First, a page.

Talk to me — column topic solicitation

By Randy Keck
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Often, readers’ suggestions for article topics get passed through to me to evaluate by ITN Editor David Tykol. This is logical since I have a history of writing about travel issues, especially those that involve a bit of controversy.

The idea for a formal topic solicitation from readers came to me while in the air returning from my last trip to Chile. So here goes — and to make it a bit more interesting, there will be a prize for the topic that I select to write about. In this case, it will be a copy of a book I have been saving for a previously unidentified special occasion, “Traveling the South Pacific Without Reservations,” written by a friend of mine, Evangeline Brunes.

If this invitation to readers produces results, it might make sense for topic solicitation to become an annual practice.

Topic entry guidelines

The winning entry (or entries, naturally requiring an additional prize or prizes) will have to meet certain guidelines to receive serious consideration.

1. The topic should not have been written about recently (within the last few years) in ITN. If you’re unsure, I suggest you check the biannual ITN Reference Indexes in the March and September issues, looking under the heading “Other Items of Interest.”

2. The topic should have a reasonably broad level of application to readers as opposed to something that is so special interest in focus it would be of interest only to a limited audience. I encourage assessments from submitters regarding why they believe their topic should be written about.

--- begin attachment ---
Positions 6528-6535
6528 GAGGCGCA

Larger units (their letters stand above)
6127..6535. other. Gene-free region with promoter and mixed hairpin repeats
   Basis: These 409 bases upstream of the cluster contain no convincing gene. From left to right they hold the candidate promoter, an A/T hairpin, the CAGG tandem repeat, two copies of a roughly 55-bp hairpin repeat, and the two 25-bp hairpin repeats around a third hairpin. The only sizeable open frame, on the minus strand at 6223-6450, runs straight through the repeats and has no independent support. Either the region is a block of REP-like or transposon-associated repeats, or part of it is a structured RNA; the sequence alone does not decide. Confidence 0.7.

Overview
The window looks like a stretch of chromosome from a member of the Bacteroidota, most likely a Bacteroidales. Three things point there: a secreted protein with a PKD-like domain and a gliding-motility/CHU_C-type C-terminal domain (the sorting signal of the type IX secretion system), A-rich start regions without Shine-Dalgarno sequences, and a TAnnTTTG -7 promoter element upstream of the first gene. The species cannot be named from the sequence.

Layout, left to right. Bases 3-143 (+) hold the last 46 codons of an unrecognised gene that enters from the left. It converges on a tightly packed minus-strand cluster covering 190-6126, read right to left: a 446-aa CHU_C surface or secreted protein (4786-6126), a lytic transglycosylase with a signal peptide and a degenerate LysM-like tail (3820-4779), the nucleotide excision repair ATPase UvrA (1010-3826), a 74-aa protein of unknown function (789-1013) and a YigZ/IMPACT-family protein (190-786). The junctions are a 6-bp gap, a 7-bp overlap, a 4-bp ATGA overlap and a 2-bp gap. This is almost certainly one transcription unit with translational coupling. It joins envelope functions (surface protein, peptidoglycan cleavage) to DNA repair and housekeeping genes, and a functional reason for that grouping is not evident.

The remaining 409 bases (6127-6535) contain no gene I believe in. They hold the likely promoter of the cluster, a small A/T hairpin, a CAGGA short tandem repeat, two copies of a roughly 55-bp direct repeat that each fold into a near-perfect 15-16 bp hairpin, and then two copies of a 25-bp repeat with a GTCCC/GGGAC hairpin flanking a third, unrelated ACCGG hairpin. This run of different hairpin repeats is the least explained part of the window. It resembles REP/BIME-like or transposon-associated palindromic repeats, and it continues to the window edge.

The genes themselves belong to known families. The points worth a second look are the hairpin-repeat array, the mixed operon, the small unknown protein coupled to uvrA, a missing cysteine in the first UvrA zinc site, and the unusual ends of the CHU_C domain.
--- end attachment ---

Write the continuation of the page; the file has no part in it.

3. Special consideration will be given to any topics that are unique, novel or groundbreaking, as long as they meet the above criteria and do not include the subject of male enhancement, which, according to my continuous stream of unsolicited spam mail, is the only subject of interest to anyone in the entire universe.

4. Finally, I would suggest that discussion of topics and subsequent recommendations might be a valid exercise for regional ITN travel clubs when they meet. Of course, it is a great topic for any type of travel club/group meeting.

Please note that, for this contest, only entries by postcard or letter will be accepted as I am of absolute necessity fighting a raging anti-spam battle. Please indulge me this time around.

Write to Column Topic Solicitation, c/o Randy Keck, P.O. Box 190, Cape Charles, VA 23310.

Below, I offer an example of a subject matter in a mini-column format, in this case philosophical in nature, which has broad application.

Paying it Forward

The concept of “paying it forward” was advanced not long ago in a popular film of approximately the same title. It involves doing completely unsolicited good deeds, even for strangers, without consideration of “what’s in it for me.” Essentially, the idea is that if everyone acted in such an unselfish way, the consciousness of the world would be advanced immeasurably.

Many of us who can and do travel as an important part of our lifestyles often take the ability to travel for granted and enjoy our globetrotting experiences with blinders on. Do you know, however, of someone who would dearly love to have an overseas travel experience, perhaps even to a specific destination they have always dreamed about, but who does not currently and likely never will have the resources to be able to afford such a trip?